1 POWER & Utilities Legal Guideline for Offshore Project Contracts
3 Legal Guideline for Offshore Project Contracts 3 Contents Introduction 5 Contractual topics 6 Grid connection and feeding into the grid 6 legal framework for grid connection 6 Electricity feed-in 8 Project contracts 9 Project stages 9 Contractual structuring 9 General 10 Unfair trade terms 10 international model contracts 10 FIDIC contracts 11 Project delay 13 Adverse weather 13 Other relevant issues 14 Defects liability 14 Power curve and technical availability 15 Liability 15 Maritime logistic 15 Certification 17 Financing aspects 18 Direct agreements and assignment 18 Transfer of title 18 Technological risk 18 Operation and maintenance 19 Availability guarantee 19 Miscellaneous 20 Logistics 20 Training 20 labour law 20 Management contract 21 Abbreviations 22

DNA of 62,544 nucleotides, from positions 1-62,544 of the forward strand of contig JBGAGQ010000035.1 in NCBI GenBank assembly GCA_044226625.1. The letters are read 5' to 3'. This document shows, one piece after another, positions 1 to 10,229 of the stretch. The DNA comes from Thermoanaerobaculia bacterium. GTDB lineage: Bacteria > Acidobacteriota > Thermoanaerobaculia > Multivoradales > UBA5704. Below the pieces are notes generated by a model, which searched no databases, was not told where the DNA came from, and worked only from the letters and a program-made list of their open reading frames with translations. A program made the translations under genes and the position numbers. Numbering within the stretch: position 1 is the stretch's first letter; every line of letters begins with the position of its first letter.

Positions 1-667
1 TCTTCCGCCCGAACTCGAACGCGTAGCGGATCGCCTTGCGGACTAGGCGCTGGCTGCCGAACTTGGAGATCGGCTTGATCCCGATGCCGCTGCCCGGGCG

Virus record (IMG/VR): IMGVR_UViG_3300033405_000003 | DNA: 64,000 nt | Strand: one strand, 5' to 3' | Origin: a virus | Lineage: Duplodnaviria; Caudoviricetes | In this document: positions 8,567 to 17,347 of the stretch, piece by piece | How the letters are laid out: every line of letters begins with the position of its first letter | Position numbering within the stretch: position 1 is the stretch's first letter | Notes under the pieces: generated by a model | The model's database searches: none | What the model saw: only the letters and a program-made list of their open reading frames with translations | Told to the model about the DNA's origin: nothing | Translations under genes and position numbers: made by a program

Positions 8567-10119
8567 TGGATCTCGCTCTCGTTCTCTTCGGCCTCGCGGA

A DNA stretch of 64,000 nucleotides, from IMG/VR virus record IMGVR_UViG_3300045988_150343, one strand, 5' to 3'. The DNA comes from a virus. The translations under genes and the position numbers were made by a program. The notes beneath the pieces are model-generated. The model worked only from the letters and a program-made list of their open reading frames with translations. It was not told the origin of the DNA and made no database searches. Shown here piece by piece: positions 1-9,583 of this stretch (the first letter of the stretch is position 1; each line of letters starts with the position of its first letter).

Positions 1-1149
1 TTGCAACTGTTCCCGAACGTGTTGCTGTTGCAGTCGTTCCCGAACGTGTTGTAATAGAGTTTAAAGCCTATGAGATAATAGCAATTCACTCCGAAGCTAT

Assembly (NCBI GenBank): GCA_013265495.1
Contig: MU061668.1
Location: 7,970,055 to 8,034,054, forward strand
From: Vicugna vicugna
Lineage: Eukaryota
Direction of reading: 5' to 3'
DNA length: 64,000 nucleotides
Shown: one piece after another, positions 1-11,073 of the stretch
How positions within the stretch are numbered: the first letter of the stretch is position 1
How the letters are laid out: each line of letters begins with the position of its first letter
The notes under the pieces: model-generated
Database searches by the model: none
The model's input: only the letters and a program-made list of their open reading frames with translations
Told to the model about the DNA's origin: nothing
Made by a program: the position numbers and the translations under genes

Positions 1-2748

4 4 Legal Guideline for Offshore Project Contracts
5 Legal Guideline for Offshore Project Contracts 5 Introduction Germany s offshore wind industry and its related legal framework have reached a certain level of maturity, yet many contract issues remain unresolved in project practice. This guidance provides an overview of standard contract issues in offshore projects within a commercial and technical context and also from the perspective of practitioners. Moreover, it includes some less well-explored contractual issues, such as the integration of Fédération Internationale des Ingénieurs Conseils (FIDIC International Federation of Consulting Engineers) Contracts into German law, aspects of certification or operation, and the maintenance phase. However, the issues covered here are subjective, with some topics omitted from this report.